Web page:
- To synthesize glucose from noncarbohydrate precursors such as lactate, glycerol, and amino acids.
- To supply energy during fasting or periods of low carbohydrate consumption
- To utilize ATP, which is produced by the oxidation of fatty acids in the liver (-oxidation).
- To ensure a steady supply of glucose for specific organs, such as the brain, that rely on glucose for energy.
- To maintain the body’s glucose homeostasis and energy balance.
- To aid life during extended fasting or malnutrition by keeping glucose levels in the brain and other important organs stable.
Gluconeogenesis of different precursors
Gluconeogenesis of Amino acids
When glucose is unavailable, amino acids can act as gluconeogenesis precursors. Some amino acids’ carbon structure can be transformed to gluconeogenesis pathway intermediates, whilst the amino groups undergo conversion to urea and eliminated by the kidneys.
The following amino acids can be used for gluconeogenesis:
- Alanine: Alanine is the most significant amino acid for gluconeogenesis. It is released from muscle tissue during fasting or times of minimal sugar consumption and transferred to the liver, there it is converted to pyruvate by an enzyme called alanine transaminase. Pyruvate is able to enter the gluconeogenesis process to create glucose.
- Glutamine: Glutamine is another vital amino acid for gluconeogenesis. It is released from muscle tissue and transferred to the liver, where it is converted to glutamate and ultimately to α-ketoglutarate. α-Ketoglutarate is able to enter the gluconeogenesis pathway to generate glucose.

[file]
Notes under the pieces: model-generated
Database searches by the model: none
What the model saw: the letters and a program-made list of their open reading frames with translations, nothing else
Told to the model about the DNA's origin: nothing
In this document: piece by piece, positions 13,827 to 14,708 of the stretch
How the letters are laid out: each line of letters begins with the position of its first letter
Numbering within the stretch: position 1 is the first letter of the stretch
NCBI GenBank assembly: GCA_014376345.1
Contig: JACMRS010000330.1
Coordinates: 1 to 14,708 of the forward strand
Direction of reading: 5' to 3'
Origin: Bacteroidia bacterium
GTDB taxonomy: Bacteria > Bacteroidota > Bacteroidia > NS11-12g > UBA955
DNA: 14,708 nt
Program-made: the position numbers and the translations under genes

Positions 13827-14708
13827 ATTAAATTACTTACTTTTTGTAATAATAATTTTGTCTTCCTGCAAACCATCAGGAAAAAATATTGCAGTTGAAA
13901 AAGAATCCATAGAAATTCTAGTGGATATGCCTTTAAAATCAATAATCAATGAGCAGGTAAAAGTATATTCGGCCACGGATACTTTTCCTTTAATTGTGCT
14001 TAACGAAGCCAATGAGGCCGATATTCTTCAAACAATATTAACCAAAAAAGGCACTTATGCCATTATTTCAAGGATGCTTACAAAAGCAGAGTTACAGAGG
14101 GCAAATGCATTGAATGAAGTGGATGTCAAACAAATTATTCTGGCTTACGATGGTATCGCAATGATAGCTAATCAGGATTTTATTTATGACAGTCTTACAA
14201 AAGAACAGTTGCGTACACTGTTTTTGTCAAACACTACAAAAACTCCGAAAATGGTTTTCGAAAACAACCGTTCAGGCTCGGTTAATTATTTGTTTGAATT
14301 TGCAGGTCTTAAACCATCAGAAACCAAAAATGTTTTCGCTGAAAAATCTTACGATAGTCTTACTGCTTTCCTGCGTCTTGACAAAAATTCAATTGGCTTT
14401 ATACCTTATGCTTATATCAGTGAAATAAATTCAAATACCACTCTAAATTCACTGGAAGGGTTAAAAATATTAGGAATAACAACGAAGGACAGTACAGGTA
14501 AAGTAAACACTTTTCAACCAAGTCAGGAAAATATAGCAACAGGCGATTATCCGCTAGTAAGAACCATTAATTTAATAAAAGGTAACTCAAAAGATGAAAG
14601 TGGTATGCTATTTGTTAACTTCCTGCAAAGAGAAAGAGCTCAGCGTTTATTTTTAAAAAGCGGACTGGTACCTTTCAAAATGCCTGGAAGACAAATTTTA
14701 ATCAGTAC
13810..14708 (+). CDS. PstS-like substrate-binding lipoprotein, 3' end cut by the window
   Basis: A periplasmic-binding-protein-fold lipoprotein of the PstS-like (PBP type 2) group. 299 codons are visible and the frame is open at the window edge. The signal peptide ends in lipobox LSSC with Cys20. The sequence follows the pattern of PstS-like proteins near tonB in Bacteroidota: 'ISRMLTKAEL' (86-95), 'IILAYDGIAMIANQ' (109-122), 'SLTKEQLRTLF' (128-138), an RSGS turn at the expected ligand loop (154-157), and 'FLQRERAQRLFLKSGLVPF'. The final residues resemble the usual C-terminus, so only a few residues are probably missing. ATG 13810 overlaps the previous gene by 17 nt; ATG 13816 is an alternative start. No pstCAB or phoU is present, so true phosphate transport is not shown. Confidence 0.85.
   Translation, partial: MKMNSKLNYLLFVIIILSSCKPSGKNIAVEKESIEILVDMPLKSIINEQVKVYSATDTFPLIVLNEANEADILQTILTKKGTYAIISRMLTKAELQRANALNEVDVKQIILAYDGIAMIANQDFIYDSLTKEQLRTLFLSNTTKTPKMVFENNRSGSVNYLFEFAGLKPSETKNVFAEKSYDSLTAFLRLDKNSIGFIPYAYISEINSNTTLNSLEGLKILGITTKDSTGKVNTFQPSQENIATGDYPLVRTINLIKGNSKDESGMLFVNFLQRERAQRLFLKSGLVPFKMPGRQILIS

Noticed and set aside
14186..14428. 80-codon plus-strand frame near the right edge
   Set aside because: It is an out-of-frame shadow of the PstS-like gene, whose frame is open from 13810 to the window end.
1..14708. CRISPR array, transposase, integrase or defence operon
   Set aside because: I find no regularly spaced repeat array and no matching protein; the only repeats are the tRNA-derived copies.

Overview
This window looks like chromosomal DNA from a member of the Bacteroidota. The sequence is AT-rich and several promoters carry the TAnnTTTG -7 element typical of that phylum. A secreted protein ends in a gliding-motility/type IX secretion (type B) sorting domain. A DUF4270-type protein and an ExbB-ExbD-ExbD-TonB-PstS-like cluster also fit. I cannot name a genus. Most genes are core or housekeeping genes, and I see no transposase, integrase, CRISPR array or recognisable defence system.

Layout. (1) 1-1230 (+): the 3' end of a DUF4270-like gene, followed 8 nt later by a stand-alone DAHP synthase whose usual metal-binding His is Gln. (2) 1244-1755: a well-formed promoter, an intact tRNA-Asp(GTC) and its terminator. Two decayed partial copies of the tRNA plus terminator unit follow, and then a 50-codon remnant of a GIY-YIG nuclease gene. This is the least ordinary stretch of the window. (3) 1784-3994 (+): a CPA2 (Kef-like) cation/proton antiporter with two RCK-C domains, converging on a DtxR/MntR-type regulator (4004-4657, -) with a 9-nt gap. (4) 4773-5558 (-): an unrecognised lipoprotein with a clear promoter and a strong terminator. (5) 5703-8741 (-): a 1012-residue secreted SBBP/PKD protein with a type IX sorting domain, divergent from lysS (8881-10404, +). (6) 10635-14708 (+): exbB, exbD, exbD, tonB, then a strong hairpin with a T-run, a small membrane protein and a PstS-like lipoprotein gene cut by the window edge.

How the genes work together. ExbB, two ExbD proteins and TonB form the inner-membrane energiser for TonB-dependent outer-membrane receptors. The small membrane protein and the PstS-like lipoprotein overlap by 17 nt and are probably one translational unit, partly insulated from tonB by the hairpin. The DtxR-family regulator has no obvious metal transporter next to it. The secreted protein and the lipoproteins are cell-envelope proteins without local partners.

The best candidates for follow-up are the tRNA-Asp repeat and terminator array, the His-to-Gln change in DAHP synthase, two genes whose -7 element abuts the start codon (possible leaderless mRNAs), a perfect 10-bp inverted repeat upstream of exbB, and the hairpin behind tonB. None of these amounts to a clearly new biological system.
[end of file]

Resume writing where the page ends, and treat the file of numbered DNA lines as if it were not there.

- Aspartate: The enzyme aspartate transaminase converts aspartate to oxaloacetate. Oxaloacetate can then enter the gluconeogenesis pathway to create glucose.
- Serine, glycine, and threonine: These amino acids can be transformed into 3-phosphoglycerate, a gluconeogenesis pathway intermediate.
- Histidine, arginine, and proline: These amino acids can be transformed to glutamate, which can subsequently be converted to -ketoglutarate and enter the gluconeogenesis pathway.
Gluconeogenesis of Lactate
When glucose supply is low, lactate can be used as a substrate for gluconeogenesis to sustain glucose homeostasis. During exercise or periods of anaerobic metabolism, the muscle produces lactate. It can be delivered to the liver, where the enzyme lactate dehydrogenase converts it to pyruvate.
Pyruvate can then enter the gluconeogenesis pathway, where it can be converted to glucose. During exercise, the conversion of lactate to glucose is critical because it permits the muscle to continue energy production by using lactate as a fuel source.
Gluconeogenesis of glycerol
When glucose supply decreases, glycerol is a precursor for gluconeogenesis, which helps maintain glucose homeostasis. Glycerol is extracted from adipose tissue triglycerides and transferred to the liver, where it is transformed to dihydroxyacetone phosphate (DHAP) by the enzyme glycerol kinase.
To synthesize glucose, DHAP can next join the gluconeogenesis pathway.
Differences between Glycolysis and Gluconeogenesis
|A metabolic pathway that breaks down glucose to produce energy
|A metabolic pathway that synthesizes
glucose from non-carbohydrate precursors
|Cytoplasm of most cells
|Liver, kidneys, and small extent in the brain
|6 ATP, 2 GTP, and 2 NADH molecules
|2 ATP and 2 NADH molecules
|1 glucose molecule
|Hexokinase, phosphofructokinase, pyruvate kinase
|Pyruvate carboxylase, phosphoenolpyruvate carboxykinase, fructose-1,6-bisphosphatase
|Glucose, 2 ATP, 2 NAD+
|Lactate, amino acids, and glycerol
|2 pyruvate molecules, 4 ATP, and 2 NADH
|1 glucose molecule
|Allosteric regulation and hormonal control
|Hormonal and substrate control
|Glucose homeostasis and production
in fasting states